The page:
ICC #170 – Ann Hui Has Won All The Awards (But Is Still Underseen)
We discuss the career of Writer/Director Ann Hui and her films SONG OF THE EXILE, A SIMPLE LIFE and BOAT PEOPLE.
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Film Directed by Ann Hui:
After going to school in London, Cheung Hueyin (Maggie Cheung) returns to Hong Kong for the wedding of her younger sister. It doesn’t take long for the young woman to discover the vast gulf now separating her from her mother, Aiko (Lu Shao-fen). As Cheung prepares for the wedding, she contends with her mother’s animosity for the Western customs she’s picked up. In search of answers, Cheung dredges up painful memories of the past that shed light on her mother’s resentful behavior.
A film producer (Andy Lau) helps care for his family’s lifelong servant (Deanie Ip) after she suffers a stroke and must move into a nursing home.
In the late 1970s, a great number of Vietnamese refugees flooded Hong Kong. In 1979, Hui was making the documentary A Boy from Vietnam for the RTHK network. In the process of making the film, she collected many interviews conducted with Vietnamese refugees about life in Vietnam following the Fall of Saigon. From these interviews, she directed The Story of Woo Viet (1981) starring Chow Yun-fat as Woo Viet, a Vietnamese boat person in Hong Kong, and Boat People.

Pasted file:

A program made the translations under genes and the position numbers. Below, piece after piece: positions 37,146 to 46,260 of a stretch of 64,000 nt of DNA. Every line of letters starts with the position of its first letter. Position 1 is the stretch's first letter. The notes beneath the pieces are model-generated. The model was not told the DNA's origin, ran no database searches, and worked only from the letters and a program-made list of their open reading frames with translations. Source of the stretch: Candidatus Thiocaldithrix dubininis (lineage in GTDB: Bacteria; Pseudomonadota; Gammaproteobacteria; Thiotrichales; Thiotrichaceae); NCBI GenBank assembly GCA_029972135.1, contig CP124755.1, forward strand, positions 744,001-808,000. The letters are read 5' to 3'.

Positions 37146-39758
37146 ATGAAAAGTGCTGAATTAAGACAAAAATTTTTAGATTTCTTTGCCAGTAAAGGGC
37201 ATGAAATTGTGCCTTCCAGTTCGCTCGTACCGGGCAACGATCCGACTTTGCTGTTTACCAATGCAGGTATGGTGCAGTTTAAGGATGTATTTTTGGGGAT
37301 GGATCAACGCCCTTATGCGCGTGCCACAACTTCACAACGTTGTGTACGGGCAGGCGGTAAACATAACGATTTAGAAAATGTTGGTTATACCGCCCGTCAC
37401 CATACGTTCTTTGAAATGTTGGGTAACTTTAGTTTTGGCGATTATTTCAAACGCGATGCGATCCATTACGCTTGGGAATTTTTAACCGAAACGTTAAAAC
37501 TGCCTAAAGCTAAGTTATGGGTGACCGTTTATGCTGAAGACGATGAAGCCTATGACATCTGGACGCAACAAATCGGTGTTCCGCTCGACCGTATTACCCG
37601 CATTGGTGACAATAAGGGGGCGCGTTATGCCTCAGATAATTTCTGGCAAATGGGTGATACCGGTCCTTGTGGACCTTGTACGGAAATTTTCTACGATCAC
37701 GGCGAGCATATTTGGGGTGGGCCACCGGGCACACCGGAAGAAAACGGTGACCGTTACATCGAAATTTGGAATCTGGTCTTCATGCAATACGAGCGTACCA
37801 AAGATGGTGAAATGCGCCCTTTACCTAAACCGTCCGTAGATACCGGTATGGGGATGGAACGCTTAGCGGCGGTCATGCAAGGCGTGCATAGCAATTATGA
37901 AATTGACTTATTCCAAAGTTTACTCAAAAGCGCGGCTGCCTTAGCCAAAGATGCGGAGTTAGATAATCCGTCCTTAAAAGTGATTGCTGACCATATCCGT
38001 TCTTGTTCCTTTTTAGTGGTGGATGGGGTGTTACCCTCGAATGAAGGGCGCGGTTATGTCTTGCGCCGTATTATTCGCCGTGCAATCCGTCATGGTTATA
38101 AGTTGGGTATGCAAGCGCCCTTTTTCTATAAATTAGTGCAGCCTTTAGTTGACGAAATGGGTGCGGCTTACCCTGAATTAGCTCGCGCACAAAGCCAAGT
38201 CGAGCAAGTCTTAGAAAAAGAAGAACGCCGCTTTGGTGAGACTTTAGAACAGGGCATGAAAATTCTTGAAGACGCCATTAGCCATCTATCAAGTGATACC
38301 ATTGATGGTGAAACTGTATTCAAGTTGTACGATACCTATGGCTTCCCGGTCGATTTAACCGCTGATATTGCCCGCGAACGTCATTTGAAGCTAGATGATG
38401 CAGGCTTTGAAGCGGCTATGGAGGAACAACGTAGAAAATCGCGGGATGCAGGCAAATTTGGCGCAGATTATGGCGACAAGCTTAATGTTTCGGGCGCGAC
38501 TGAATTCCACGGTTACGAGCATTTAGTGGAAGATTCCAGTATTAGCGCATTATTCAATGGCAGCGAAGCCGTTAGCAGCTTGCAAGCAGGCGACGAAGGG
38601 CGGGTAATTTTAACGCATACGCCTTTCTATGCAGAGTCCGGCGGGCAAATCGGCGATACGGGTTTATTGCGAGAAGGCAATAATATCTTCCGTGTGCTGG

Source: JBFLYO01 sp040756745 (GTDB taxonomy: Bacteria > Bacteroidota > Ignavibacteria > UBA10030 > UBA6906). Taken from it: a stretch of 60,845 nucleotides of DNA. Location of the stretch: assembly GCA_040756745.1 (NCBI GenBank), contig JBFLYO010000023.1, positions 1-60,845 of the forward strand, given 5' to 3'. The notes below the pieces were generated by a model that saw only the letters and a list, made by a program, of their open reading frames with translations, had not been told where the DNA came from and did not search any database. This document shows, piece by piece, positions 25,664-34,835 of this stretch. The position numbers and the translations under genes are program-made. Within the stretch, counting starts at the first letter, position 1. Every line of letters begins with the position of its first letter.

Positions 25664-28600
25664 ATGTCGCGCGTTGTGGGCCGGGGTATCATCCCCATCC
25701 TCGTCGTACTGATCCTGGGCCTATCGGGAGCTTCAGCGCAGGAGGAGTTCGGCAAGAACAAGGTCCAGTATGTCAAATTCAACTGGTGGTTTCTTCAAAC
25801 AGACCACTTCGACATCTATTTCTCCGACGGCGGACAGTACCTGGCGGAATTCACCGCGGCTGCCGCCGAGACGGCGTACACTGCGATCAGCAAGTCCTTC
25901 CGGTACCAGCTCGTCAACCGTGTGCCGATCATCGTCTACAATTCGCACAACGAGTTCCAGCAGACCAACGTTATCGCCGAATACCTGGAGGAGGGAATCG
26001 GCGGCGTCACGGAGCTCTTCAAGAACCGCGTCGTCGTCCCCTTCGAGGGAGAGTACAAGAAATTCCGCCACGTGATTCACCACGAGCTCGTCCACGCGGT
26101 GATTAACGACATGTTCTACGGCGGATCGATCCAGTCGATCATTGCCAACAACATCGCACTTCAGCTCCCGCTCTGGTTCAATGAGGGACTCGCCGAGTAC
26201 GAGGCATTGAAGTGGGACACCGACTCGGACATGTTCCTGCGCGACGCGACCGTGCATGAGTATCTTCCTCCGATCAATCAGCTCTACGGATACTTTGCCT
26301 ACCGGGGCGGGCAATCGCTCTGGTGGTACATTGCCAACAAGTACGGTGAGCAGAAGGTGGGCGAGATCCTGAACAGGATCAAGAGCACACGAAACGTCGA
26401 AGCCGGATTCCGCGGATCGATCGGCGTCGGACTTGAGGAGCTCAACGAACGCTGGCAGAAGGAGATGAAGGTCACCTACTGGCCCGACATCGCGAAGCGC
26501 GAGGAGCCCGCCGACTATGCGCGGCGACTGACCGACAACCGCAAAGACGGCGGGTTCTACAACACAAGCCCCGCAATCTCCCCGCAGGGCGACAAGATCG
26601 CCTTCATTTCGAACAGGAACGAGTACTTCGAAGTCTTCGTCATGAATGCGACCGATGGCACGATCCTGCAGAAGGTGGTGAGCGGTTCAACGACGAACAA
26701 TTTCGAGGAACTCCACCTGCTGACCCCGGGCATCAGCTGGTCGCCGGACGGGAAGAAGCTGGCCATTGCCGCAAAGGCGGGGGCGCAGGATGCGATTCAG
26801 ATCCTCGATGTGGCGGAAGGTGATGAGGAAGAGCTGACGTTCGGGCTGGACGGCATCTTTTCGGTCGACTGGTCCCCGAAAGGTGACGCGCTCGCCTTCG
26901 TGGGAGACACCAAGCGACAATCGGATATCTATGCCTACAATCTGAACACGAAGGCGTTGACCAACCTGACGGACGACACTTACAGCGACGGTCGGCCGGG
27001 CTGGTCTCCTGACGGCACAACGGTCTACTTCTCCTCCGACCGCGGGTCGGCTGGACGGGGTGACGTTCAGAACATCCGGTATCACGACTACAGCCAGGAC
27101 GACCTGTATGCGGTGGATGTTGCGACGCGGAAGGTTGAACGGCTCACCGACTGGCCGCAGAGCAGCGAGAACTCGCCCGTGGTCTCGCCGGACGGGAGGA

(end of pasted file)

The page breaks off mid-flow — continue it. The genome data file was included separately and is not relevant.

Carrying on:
The People’s Republic of China, just ending a war with Vietnam, gave Hui permission to film on Hainan Island. Boat People was the first Hong Kong movie filmed in Communist China. Hui saved a role for Chow Yun-Fat, but because at that time Hong Kong actors working in mainland China were banned in Taiwan, Chow Yun-Fat declined the role out of fear for being blacklisted. Six months before filming was set to start, and after the film crew were already on location in Hainan, a cameraman suggested that Hui give the role to Andy Lau. At that time, Andy Lau was still a newcomer in the Hong Kong film industry. Hui gave Lau the role and flew him to Hainan before a proper audition or even seeing what he looked like.